First things first, let's be clear about what the Supreme Court's decision in Hamdan v. Rumsfeld did not address: the continued indefinite detention without charge or trial of the hundreds of men and boys held in Guantanamo. Notwithstanding President Bush's peculiar statement last month that "we would like to end the Guantanamo [sic]," but "we're waiting on our Supreme Court to act," the Hamdan case has never been about closing Guantanamo, and the President has never needed the Court's guidance or permission to do so.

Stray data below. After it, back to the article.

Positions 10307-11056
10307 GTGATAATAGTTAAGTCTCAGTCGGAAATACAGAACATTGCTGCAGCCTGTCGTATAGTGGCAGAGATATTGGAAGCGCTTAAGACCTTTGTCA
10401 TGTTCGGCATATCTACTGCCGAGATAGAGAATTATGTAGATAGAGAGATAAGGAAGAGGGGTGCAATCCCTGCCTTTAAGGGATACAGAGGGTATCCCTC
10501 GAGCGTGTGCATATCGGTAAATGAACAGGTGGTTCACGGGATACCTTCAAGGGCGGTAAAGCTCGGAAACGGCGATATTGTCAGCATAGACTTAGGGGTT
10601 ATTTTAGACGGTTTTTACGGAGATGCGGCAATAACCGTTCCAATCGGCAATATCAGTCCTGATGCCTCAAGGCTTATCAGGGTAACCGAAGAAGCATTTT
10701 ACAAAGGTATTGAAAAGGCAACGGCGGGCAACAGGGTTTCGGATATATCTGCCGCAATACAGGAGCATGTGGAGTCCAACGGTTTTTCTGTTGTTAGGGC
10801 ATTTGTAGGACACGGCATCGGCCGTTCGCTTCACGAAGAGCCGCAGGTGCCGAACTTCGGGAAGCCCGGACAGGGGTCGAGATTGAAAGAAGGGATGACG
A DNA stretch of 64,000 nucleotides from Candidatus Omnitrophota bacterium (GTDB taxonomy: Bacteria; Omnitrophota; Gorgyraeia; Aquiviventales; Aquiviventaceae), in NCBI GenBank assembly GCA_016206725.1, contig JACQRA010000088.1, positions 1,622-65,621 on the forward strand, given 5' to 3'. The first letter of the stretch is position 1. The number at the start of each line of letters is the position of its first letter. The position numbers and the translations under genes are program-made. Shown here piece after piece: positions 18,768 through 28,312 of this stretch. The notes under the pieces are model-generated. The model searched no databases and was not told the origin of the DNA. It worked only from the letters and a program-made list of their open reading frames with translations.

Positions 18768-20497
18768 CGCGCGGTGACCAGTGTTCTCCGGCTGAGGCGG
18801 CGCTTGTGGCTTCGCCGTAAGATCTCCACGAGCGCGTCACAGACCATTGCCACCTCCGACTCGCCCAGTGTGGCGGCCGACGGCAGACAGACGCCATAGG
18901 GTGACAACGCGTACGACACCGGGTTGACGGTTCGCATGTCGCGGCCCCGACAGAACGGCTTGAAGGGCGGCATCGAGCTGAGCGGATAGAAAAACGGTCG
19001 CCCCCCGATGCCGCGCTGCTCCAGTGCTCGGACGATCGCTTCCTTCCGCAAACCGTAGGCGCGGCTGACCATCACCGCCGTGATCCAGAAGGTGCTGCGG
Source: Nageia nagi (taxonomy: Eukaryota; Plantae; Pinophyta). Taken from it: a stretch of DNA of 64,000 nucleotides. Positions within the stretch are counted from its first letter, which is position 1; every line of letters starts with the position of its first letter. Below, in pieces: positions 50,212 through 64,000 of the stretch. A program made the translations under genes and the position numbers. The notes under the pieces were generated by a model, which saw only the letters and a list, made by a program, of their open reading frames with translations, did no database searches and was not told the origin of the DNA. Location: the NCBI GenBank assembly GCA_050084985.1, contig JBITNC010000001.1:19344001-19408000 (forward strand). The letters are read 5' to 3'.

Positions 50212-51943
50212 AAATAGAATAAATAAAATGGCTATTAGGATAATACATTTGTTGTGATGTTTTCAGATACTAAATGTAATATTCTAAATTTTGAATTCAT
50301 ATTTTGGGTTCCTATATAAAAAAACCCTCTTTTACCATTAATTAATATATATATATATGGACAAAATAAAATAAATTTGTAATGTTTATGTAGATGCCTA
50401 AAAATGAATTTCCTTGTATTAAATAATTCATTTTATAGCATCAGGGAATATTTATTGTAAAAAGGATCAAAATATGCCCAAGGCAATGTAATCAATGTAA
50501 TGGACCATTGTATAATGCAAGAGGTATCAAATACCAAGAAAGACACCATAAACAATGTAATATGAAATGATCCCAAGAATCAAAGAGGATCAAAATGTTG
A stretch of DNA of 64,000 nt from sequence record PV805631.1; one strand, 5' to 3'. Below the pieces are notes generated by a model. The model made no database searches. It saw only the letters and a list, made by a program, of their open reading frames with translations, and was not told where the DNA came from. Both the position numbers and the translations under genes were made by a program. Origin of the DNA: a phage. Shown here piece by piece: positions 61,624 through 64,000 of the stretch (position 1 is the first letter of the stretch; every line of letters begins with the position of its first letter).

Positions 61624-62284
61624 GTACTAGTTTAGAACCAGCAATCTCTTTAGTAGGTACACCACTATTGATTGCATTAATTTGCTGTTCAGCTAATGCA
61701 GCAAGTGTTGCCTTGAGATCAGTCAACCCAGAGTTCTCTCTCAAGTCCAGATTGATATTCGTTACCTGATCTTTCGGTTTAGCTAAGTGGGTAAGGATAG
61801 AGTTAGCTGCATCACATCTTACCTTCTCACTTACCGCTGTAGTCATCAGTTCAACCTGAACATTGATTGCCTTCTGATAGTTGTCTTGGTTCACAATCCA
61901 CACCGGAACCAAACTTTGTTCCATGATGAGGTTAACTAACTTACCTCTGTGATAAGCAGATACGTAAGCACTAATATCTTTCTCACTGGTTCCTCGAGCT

Having said that, Thursday was one of those days that allow a lawyer to write, without irony, about the majesty of the law. The Guantanamo prison camp was expressly fashioned as an island outside the law. The Administration's intent was that no lawyer would ever set foot there, and that no court would ever consider the legitimacy of any aspect of the detention and interrogation regime. That strategy began to crumble in 2004, when the Supreme Court ruled in the Rasul case that Guantanamo detainees could challenge their detention in U.S. Courts. Thursday's ruling was a decisive repudiation of the sham military commission system that was devised not to adjudicate the guilt or innocence of detainees whom the President had already designated "bad people," but to provide an illusion of legal process as camouflage for the lawlessness of the entire Guantanamo enterprise.